On Feb 21, 2019, at 11 am, I had the opportunity to attend a public hearing about potential educational policies. The public hearing made me reconsider everything I thought I knew about policymaking in the department of education. Commissioner Dr. Diana Wentzel set the tone of the hearing by quickly summarizing the different bills that will be discussed. A large portion of the bills raised was concerned with issues in public schools and classrooms- but the two bills that stood out to me focused on public school safety and introducing financial literacy to the curriculum.
The first bill, introduced by Dr. Wentzel, was S.B. NO. 852 An Act Concerning the Inclusion of Personal Financial Management in The Public-School Curriculum and the Establishment of a Personal Financial Management Pilot Program, and as the name suggests, it pushed to include financial literacy in the public-school curriculum. Dr. Wentzel was happy to report that “the department supports the spirit of this proposal and we [the department] think that this is really important learning for our young people.” The department already provides a standard curriculum in a model curriculum for financial literacy that covers topics such as banking, savings investment, financial planning, and risk management. Although the department wants to work directly related to the model curriculum, Dr. Wentzel mentioned that “they lack the physical resources to do so. Later, in the hearing, Senator McCroy shared that he believes it is important for students to be “equipped with some type of baseline knowledge of finance, how to budge and prepare for the future.” Sen. McCroy then mentioned that some school districts are at a disadvantage because they lack these types of resources. He stated that it was important to focus on making these types of policies a reality and “we’ll deal with the money later.” Even though this idea of financial literacy is something that I know is a luxury for some public schools, it would be a great addition to the curriculum. That knowledge lays the ground for students to build strong money managing skills and avoiding debt.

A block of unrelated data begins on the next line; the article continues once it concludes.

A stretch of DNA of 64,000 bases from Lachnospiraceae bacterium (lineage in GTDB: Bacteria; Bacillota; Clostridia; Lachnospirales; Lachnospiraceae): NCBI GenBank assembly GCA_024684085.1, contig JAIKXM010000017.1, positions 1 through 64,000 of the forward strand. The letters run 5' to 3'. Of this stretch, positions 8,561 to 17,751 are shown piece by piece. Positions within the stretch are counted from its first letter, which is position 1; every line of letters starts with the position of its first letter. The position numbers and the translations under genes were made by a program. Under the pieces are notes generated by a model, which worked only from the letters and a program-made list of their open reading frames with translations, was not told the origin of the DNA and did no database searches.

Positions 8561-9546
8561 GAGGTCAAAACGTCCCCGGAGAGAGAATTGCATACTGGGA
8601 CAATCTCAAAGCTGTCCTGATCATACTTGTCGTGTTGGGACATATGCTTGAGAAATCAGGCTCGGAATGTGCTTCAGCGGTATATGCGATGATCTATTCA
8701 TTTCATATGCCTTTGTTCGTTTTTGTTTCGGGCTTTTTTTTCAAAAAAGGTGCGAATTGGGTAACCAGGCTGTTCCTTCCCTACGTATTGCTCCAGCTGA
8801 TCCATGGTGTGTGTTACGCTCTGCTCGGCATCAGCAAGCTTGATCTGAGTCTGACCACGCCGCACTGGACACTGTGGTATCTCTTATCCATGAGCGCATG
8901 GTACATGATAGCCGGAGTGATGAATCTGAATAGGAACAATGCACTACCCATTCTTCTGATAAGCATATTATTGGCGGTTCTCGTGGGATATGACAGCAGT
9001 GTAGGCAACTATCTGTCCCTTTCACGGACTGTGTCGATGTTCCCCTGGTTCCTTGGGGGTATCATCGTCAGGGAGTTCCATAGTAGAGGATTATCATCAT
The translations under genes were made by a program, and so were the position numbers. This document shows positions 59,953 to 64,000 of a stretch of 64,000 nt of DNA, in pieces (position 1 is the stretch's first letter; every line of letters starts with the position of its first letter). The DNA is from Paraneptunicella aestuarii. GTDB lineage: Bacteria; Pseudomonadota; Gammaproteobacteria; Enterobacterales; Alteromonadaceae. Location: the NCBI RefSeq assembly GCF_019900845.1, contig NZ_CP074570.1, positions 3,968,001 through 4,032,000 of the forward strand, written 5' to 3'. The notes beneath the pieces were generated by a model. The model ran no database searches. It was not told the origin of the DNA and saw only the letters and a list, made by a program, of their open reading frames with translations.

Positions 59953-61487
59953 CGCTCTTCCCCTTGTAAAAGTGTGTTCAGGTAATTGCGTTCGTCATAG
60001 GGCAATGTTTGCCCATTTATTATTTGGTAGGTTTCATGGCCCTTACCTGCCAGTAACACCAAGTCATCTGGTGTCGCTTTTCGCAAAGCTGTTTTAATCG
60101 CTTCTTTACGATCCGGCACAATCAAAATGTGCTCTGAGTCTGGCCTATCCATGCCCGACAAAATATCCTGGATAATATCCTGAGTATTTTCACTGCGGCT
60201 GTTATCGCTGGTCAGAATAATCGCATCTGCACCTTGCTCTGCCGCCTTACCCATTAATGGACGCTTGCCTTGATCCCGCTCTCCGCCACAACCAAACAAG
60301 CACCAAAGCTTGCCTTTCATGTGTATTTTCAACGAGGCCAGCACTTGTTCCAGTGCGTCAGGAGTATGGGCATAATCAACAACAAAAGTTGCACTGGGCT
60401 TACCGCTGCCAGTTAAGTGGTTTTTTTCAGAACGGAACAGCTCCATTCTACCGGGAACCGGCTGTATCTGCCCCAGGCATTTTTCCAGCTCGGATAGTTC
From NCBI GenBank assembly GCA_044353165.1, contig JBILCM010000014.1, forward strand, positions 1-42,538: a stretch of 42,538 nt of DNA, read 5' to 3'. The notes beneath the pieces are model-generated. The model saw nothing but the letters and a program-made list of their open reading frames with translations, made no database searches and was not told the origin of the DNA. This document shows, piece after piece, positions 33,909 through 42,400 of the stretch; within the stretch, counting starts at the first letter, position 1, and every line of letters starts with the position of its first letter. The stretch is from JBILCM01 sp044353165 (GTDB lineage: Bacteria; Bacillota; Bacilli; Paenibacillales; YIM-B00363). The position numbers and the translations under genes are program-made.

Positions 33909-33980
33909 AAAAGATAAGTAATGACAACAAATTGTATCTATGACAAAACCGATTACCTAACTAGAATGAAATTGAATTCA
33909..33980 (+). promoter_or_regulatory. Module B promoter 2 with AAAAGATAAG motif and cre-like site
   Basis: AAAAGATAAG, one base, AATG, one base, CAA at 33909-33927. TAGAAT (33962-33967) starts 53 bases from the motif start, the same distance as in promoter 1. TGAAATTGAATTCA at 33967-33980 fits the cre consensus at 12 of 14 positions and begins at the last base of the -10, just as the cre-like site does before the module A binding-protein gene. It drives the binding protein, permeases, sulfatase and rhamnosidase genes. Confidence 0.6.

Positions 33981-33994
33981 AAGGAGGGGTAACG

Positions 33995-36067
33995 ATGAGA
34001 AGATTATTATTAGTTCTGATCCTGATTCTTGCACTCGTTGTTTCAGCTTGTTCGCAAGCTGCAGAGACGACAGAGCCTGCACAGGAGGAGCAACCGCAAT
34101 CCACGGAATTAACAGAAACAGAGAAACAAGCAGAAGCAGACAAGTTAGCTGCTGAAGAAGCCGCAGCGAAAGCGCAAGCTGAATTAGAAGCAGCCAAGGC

The conversation didn’t just stop there, another proposed bill that sprung up a conversation was H.B No. 7110 An Act Concerning Enhanced Classroom Safety and School Climate. This bill is asking the board of education to modify their safety school climate plans and disciplinary/ or behavioral situations that occur within classrooms. When asked by Rep. McCartney, Dr. Wentzel took the time to break down the basis of this bill. For starters, it doesn’t change the rights that students have but if students’ need to be removed from a classroom because they are presenting a danger to others and themselves, they will have to be removed. Dr. Wentzel states that ” if that removal lasts 90 minutes or longer that is considered a suspension and needs to be reported to the Department of Education.” Although schools may vary in the way they carry out the suspension, whether students are either in an in-school suspension with an adult present or out of school suspension, students are still missing a lesson. In this case, Sen. McCroy was quick to comment that he wants to see a different type of wording for this bill where the question needs to be: “how do we support the children in the class so that these incidents don’t occur often?” He believes that the bill needs to work towards identifying the problem and trying to fix it. Like Sen. McCroy explained, this can only be possible if children aren’t constantly being taken out of the classrooms and if there are additional resources and support systems are in place.